All around the country scientists are improving the daily lives of American troops with innovative and unexpected methods.
In Boston, scientists are growing ears, bones and skin in the lab, while doctors are planning revolutionary transplants. Currently scientists are making strides for the first implants of lab-grown ears for injured troops.
Scientists have discovered prosthetic ears are not the best solution, because they require a rod or alternative fastener to attach them to an individual's head. In addition, they wear out after a couple of years and they don't look or feel natural.
However, using a computer model of a patient's remaining ear a more natural look will soon be available. Scientists are creating a titanium framework safeguarded in collagen. Pieces of cartilage from the nose or between the ribs are used to seed the scaffold. This process is nurtured for nearly two weeks in a lab dish to promote growth of the cartilage. When the cartilage is ready to be implanted a grafted piece of the skin is taken from the patient to cover the cartilage and the ear is sewn into place.
Prior to the procedure, scientists have maintained lab-grown sheep ears on the animals for about 20 weeks, demonstrating its long-term viability. Scientists have also grown anatomically correct human ears from cells and implanted them on the back of lab rats to preserve nourishment for additional research. For ears that will be used on patients, they would be grown in a lab dish.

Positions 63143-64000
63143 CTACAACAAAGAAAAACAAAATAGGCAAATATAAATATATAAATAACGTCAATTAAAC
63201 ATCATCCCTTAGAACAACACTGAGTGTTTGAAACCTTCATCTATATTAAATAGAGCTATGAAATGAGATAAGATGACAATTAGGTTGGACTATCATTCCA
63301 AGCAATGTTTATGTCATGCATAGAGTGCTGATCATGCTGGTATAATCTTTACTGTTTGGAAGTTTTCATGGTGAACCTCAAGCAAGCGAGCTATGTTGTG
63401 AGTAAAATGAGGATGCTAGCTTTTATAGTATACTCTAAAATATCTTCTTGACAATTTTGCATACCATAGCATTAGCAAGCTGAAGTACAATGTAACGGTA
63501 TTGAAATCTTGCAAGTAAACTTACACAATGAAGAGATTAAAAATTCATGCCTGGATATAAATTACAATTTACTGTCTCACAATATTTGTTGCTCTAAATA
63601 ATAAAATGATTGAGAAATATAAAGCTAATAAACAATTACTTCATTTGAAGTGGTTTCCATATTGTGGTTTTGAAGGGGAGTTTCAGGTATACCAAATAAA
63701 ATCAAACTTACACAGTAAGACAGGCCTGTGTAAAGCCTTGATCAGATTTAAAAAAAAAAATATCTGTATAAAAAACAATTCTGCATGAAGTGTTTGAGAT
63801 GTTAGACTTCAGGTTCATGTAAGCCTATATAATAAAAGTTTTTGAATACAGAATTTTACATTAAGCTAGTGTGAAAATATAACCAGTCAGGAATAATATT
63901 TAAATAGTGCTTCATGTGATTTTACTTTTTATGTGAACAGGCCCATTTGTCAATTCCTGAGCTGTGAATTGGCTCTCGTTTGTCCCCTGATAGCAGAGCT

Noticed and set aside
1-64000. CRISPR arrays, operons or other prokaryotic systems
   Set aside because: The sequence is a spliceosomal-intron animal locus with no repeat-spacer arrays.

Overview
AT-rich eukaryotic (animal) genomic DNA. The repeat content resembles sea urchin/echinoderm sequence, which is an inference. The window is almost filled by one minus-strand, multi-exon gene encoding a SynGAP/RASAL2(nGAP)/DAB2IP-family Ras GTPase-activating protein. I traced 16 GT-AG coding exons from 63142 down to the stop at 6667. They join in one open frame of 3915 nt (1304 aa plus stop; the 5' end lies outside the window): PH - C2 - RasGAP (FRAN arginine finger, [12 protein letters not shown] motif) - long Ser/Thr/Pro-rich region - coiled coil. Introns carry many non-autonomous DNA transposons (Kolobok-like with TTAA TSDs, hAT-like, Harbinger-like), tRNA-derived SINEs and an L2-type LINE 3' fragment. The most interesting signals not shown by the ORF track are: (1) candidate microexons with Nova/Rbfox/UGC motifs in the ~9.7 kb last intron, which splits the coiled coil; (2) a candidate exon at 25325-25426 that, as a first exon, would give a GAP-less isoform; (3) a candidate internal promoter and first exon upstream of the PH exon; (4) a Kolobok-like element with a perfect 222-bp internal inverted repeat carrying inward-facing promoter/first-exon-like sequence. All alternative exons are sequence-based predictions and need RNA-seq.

These breakthrough innovations are made possible from taxpayer-funded research. The government created The Armed Forces Institute of Regenerative Medicine, a network of notable hospitals and universities, and donated $300 million in grants in order to stimulate new treatments using science and advance plastic surgery.
Along with ears, scientists from the University of Pittsburgh are finding ways to boost muscle mass. Other breakthrough studies include scientist from the University of Pittsburg and Rice University, who are working on growing bones to fix jawbone and other facial defects.
At the Massachusetts General Hospital and Rutgers University are trying to grow eyelid muscles, in order to reduce the chances of blindness.
Researchers hope these innovative developments may reduce the number of disfigured and impaired troops across America.